In the current paper version of Unfair Park, we detail the lengthy battle between Robert O'Donnell and Texas Attorney General Greg Abbott, who extinguished O'Donnell's child support collection business after several courtroom victories. Despite the efforts of Abbott and his office to find O'Donnell's company non-compliant with federal law, several big-name politicos supported O'Donnell (the son of former Dallas County Judge Bob O'Donnell), including Governor Rick Perry.
Perry's May 2006 letter to former U.S. Secretary of Health and Human Services Michael Leavitt stressed that finding O'Donnell's practices in violation of federal law, which had been previously determined by Leavitt's own agency to be a matter best left in the hands of the state, had "the effect of decreasing competition and potentially decreases the likelihood that the custodial parent will receive their child support payment."
This placed Perry in a group of powerful folks we reached out to for comment on the story, and, to his credit, he was one of very few willing to do so. However, what we got back didn't make the cut as the best he could muster was having his deputy press secretary, Katherine Cesinger, answer a few questions via e-mail. Her response to our inquiry about whether the Office of the Attorney General does a better job of collecting child support than other states -- and, of course, why or why not -- struck us as particularly terse.
"The Attorney General's State Disbursement Unit is effectively and sufficiently collecting child support in the state," she wrote.
That's the answer we got back eight days after submitting three questions (one of which she didn't have an answer to). So why such a generic statement, and why wouldn't Perry seize the opportunity to lavish praise on fellow Republican Greg Abbott? Heck, why wouldn't Perry want to tout something that Texas does well?
Maybe it's because he just doesn't care about anything right now other than winning his third four-year term in office. Or perhaps he knows the truth. Like most states, Texas does a terrible job of collecting child support.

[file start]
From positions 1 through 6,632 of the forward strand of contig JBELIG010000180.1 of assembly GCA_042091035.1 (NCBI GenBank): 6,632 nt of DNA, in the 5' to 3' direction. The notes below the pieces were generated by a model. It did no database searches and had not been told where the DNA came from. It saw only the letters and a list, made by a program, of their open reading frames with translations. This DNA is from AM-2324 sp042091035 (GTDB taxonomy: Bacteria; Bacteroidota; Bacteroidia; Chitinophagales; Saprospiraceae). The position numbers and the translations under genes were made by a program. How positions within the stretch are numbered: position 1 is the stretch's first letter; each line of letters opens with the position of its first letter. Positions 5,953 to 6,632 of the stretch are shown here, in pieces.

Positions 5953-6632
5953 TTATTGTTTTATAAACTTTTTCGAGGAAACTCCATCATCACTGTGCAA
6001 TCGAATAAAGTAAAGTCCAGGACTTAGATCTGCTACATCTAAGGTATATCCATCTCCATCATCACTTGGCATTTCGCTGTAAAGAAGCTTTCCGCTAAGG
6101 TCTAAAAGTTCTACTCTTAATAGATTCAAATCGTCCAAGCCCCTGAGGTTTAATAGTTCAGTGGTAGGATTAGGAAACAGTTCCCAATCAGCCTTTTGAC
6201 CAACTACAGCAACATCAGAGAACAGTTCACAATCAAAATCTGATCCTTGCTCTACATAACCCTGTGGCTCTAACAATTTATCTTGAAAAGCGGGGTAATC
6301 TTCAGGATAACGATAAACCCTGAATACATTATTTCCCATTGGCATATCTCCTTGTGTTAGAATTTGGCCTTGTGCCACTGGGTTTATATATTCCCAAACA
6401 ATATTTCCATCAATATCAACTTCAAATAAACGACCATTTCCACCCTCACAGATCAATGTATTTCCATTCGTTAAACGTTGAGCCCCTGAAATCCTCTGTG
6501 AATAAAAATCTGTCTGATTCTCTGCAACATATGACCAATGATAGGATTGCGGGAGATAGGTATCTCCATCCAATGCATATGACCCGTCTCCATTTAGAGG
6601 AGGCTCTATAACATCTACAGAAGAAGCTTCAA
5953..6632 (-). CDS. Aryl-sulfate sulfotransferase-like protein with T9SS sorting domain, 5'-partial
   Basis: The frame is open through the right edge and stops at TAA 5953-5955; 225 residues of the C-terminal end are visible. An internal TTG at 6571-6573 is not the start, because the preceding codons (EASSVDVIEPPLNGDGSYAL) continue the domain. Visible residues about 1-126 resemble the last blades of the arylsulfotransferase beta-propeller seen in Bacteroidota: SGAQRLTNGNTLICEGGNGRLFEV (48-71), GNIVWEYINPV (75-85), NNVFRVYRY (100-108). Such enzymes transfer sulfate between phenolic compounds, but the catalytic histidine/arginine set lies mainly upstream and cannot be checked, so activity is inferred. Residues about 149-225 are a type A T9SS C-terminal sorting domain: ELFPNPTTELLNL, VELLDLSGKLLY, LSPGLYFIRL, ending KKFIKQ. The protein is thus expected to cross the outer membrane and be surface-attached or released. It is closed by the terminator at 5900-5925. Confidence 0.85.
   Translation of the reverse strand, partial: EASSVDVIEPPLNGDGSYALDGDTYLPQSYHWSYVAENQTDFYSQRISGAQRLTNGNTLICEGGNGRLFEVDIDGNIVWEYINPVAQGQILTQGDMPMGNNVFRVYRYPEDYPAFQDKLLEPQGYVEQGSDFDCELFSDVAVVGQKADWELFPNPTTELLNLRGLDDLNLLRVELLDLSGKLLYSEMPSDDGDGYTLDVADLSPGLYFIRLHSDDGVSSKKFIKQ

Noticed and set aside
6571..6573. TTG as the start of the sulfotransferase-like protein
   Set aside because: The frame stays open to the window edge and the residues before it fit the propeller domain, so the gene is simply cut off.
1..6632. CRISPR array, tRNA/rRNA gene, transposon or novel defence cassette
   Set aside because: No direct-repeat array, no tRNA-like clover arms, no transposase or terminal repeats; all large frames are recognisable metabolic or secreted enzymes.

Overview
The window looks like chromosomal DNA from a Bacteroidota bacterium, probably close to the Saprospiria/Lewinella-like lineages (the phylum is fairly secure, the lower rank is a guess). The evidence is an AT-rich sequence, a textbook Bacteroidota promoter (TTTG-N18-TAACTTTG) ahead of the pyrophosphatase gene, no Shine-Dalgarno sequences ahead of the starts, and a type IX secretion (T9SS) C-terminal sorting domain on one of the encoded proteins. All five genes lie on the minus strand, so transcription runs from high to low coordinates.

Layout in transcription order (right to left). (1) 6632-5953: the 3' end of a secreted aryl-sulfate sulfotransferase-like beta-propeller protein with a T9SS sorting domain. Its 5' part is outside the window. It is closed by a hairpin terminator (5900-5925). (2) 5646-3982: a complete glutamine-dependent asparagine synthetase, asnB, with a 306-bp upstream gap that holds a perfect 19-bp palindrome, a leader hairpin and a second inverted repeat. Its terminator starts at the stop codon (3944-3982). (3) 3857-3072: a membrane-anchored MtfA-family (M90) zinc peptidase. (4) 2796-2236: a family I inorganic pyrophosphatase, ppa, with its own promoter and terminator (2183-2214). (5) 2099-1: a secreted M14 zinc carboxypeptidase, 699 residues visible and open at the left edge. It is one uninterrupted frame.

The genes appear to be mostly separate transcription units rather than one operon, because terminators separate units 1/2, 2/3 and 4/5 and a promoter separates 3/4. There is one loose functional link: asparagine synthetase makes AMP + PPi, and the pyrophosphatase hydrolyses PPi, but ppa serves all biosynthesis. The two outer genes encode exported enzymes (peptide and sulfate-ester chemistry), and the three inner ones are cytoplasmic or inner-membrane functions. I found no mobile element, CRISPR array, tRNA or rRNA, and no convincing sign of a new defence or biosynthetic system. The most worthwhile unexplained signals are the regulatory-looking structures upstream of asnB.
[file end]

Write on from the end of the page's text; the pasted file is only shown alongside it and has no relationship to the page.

According to preliminarily reports provided by the Office of Child Support Enforcement at U.S. Department of Health and Human Services, Texas collected 21.7 percent of the total child support due including arrearages (past-due payments) in fiscal year 2008, placing it 28th -- just ahead of Mississippi and behind Delaware (Pennsylvania is No. 1 at 49.1 percent).
Remove the arrearages from the equation (which seems unfair as it is the OAG's job to collect all support), and Texas collected 64.5 percent in FY08 -- good for 19th (again, Pennsylvania takes the top spot with 78.9 percent). Why remove the arrearages? Because when the OAG is asked to provide a percentage of child support collected, that's what it does. Arrearages are "always a big number," as OAG spokesman Jerry Strickland explains.
It's the percentages (63.8 percent in FY09 and 64.15 percent in FY08, according to the OAG) that you don't hear much about -- the dollar numbers ($2.78 billion in '09 and $2.63 billion in '08) are the headline grabbers.
But, consider this: Of that '09 money, 81.3 percent of it came from wage garnishment, meaning all the OAG has to do is sit back and collect a check. That leaves around $520 million not collected by wage garnishment compared to the $274 million spent by the OAG's child support division last year, which includes $88 million in state dough and $180 million from the feds.
Somehow O'Donnell's business, Guardian Ad Litem, managed to post collection rates above 80 percent (including arrearages) without using any taxpayers' money by charging a $10 monthly fee to the participants and collecting attorney's fees from noncustodial parents. O'Donnell, who's also a Republican, says he can't understand why such a successful conservative program was quashed.
"This is not the way government's supposed to work, particularly Republicans. For that whole decade (the 2000s), it was all about public-private partnerships, user-fee based," he says. "Mom was out of the collection loop and not the bad guy. The court was actually enforcing its own order, which it's constitutionally obligated to do. It was just this perfect blend."
Once the dust settles after the March 2 primary elections, expect Abbott's opponent, Democrat Barbara Ann Radnofsky, to reveal the OAG's mediocre statistics related to child support collection -- especially with its $320 million budget this year -- and perhaps expose Abbott's efforts in the O'Donnell saga as decidedly un-Republican. Till then, here's a statement she gave us at our request after reading our story.
"What's missing in the Attorney General's denials is any concern for the children of Texas. The AG's interest clearly lies with protecting his own political future and ambitions."